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Opinion
Mac Margolis

Latin America’s Teachers Are Pandemic’s Unsung Heroes

In countries with high inequality and spotty connectivity, they are finding innovative ways to reach the 160 million students shut out of classrooms.

Beyond the range of Zoom, but not hope.

Beyond the range of Zoom, but not hope.

Courtesy of Wesley Campos, Department of Education, Niquelandia, Brazil

The novel coronavirus has brought out the worst in Latin American politics. How else to explain Brazil and Mexico, whose what-me-worry leaders preside over nations that account for more than one in five global fatalities? Yet for all the official heels on call, plenty of heroes toil below — perhaps none so invisibly as the legion of educators who have been forced to reinvent their jobs almost overnight to reach 160 million students shut out of classrooms since March.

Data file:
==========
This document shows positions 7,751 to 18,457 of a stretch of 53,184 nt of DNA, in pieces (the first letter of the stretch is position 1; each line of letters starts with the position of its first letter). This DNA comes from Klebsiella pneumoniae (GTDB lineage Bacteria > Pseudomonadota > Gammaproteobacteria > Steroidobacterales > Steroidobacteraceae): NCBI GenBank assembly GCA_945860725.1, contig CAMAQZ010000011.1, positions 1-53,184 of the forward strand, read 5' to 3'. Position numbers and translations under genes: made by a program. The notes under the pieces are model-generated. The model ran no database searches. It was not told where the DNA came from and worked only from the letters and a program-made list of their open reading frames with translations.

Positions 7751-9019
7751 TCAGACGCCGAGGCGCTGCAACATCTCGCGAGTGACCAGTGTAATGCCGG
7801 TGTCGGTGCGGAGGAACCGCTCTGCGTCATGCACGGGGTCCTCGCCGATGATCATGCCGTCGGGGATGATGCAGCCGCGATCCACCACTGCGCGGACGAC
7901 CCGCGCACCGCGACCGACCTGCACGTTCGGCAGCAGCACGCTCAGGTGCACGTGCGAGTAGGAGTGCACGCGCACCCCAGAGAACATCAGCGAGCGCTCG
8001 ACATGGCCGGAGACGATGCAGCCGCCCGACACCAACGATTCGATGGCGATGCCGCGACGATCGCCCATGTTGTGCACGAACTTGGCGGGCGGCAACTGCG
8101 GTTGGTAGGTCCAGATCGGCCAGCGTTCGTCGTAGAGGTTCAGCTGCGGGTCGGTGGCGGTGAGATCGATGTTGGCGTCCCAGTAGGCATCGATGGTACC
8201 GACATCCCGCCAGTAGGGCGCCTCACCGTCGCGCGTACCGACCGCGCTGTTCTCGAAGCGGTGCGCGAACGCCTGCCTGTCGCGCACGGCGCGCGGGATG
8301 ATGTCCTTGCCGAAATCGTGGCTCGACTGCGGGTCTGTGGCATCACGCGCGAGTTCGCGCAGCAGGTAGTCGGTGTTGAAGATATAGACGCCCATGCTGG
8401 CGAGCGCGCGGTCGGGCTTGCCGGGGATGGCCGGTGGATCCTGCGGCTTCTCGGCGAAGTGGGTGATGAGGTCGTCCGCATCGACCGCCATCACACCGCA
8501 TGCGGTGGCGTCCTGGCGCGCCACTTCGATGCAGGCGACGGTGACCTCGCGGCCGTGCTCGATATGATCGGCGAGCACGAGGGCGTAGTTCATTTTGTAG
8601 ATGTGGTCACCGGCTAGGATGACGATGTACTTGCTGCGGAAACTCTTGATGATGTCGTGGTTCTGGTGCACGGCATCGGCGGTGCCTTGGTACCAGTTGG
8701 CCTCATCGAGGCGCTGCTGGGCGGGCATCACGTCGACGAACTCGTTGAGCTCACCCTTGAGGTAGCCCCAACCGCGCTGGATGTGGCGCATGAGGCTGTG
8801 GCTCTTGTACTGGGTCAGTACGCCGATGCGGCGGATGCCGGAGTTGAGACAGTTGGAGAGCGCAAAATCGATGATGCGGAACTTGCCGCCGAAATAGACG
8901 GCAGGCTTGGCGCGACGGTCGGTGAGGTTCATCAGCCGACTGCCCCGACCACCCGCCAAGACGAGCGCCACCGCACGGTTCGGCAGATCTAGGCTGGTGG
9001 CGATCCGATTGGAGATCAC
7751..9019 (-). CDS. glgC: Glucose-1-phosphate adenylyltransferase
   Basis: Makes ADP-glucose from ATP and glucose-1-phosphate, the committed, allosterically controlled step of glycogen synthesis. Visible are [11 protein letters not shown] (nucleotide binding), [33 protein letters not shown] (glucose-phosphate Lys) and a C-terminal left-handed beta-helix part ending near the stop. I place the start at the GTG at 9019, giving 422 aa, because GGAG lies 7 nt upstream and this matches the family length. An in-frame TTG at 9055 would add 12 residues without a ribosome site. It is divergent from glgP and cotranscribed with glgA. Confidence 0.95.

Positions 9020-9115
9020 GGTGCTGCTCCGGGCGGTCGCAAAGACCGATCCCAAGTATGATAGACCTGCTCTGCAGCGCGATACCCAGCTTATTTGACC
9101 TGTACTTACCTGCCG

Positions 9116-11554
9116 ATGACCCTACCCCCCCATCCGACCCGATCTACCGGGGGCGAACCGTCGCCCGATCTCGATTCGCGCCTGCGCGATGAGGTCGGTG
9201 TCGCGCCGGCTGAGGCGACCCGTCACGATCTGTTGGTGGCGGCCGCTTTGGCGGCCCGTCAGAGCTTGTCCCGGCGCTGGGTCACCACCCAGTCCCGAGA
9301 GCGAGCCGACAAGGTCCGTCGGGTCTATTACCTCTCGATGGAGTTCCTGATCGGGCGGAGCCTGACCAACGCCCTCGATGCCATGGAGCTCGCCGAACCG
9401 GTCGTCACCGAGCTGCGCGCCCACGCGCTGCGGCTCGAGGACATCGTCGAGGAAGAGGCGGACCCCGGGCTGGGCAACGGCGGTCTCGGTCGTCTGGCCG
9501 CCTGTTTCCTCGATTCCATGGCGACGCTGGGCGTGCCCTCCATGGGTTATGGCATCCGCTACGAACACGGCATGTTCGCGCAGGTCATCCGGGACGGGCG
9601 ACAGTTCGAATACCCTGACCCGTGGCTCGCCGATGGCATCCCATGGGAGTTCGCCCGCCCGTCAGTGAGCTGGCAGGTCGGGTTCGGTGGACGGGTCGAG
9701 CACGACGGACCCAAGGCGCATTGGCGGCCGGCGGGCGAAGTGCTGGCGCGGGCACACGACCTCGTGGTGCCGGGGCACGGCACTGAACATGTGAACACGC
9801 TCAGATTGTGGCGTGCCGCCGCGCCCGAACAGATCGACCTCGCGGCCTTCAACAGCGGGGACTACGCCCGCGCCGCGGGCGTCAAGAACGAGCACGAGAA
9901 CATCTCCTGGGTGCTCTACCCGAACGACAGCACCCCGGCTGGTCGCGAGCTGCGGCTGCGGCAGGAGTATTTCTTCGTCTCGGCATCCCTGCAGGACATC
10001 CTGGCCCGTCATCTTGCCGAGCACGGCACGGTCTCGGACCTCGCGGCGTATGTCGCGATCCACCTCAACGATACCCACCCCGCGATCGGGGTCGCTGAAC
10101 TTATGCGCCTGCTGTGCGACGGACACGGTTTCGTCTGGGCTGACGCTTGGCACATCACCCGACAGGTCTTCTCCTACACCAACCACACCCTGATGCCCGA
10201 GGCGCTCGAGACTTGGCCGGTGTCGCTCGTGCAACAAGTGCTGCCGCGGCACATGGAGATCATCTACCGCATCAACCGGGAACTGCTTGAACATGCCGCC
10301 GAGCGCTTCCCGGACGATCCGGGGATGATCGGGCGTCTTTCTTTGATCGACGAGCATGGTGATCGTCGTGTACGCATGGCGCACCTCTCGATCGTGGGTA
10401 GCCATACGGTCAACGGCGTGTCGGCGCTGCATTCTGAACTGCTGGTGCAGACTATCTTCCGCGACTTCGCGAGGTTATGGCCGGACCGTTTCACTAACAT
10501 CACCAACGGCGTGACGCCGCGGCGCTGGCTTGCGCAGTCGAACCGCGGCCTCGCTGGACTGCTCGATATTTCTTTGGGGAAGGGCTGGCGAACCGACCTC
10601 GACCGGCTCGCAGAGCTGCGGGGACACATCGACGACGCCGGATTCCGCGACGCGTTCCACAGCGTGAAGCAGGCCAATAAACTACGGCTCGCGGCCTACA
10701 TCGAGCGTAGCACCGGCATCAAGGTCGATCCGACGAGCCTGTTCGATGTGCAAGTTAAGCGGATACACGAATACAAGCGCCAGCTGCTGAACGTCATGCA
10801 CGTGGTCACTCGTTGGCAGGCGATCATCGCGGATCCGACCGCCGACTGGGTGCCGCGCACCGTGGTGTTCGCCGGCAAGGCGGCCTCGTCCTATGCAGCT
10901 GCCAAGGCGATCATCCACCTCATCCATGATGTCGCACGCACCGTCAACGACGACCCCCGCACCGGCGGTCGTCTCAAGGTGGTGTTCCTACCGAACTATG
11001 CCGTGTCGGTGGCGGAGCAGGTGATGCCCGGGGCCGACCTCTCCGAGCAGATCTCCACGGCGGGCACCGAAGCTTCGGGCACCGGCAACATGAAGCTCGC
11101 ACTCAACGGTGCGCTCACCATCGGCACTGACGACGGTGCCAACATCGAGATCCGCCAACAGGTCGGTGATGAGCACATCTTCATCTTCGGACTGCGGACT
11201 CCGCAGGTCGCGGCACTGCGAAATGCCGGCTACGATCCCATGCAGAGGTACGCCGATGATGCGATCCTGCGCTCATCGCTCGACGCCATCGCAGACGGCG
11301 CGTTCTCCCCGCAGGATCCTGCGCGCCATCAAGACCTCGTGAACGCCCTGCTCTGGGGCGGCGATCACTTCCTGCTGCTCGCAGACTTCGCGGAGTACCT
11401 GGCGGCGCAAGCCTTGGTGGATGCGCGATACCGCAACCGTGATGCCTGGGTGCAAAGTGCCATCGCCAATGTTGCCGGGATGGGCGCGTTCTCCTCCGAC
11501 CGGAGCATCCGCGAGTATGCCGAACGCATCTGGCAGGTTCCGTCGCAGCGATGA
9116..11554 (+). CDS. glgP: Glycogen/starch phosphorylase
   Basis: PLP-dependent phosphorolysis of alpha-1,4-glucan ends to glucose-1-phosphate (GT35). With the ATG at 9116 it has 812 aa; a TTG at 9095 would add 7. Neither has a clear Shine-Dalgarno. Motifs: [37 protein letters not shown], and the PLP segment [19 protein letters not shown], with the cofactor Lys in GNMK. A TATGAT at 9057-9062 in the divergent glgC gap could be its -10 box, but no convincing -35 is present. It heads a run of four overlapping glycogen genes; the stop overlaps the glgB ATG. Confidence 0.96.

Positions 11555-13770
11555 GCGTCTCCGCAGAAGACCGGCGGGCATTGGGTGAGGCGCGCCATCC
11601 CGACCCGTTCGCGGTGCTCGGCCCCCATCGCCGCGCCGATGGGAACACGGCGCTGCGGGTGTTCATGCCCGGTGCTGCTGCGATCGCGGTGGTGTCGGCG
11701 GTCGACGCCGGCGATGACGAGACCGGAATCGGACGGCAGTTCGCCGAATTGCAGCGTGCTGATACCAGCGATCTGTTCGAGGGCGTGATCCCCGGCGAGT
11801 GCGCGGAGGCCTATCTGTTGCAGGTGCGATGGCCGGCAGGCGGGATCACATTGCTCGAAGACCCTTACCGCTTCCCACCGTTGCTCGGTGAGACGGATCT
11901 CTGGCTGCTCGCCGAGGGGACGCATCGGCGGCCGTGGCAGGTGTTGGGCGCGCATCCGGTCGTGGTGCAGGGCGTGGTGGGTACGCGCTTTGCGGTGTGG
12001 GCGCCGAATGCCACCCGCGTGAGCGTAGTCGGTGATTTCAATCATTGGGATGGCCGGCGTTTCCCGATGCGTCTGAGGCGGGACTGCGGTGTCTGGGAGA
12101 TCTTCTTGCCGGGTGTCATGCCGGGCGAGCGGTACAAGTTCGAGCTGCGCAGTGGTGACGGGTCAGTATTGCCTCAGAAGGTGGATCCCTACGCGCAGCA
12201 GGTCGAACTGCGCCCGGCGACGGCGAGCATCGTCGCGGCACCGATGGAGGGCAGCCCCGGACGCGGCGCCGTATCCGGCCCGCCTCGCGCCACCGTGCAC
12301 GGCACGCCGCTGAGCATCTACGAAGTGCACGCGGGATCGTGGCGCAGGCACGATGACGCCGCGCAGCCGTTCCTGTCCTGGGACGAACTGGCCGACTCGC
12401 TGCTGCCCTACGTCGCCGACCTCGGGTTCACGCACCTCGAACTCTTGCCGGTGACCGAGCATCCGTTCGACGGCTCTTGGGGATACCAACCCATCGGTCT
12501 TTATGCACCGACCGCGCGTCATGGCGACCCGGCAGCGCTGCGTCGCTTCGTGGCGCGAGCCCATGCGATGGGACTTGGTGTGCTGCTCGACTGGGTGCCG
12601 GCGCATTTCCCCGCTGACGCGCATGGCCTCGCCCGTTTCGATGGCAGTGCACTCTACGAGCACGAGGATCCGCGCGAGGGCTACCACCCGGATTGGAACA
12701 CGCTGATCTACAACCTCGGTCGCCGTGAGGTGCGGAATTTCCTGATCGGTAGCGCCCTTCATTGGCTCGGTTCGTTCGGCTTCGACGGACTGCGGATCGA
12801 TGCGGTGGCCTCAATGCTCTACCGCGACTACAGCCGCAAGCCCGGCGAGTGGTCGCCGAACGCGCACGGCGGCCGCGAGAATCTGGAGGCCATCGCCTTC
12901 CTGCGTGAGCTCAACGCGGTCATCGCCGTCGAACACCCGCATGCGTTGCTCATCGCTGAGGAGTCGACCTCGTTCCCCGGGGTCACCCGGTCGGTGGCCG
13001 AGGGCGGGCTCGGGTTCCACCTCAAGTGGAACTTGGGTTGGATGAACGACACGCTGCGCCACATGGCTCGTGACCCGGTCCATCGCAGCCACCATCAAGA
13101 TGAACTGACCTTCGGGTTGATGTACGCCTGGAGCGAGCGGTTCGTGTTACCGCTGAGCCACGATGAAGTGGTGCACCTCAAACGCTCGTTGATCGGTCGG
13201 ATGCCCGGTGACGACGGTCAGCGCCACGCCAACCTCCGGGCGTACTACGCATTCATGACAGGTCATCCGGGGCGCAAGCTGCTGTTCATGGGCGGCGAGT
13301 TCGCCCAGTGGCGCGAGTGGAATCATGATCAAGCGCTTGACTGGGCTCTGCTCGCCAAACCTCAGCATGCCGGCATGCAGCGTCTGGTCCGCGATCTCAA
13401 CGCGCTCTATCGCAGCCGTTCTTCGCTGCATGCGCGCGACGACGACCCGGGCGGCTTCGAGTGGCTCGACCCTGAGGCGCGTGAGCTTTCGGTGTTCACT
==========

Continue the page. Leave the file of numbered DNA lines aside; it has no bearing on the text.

Like the more celebrated essential workers in public health, teachers know how unevenly the burden of the outbreak has fallen on society. While the well-heeled young metropolitan scholars log on to class from the comforts of Zoom, their less fortunate peers make do with printed worksheets that they must fetch often from distant schoolhouse or pray for a Wi-Fi signal on cheap mobile phones.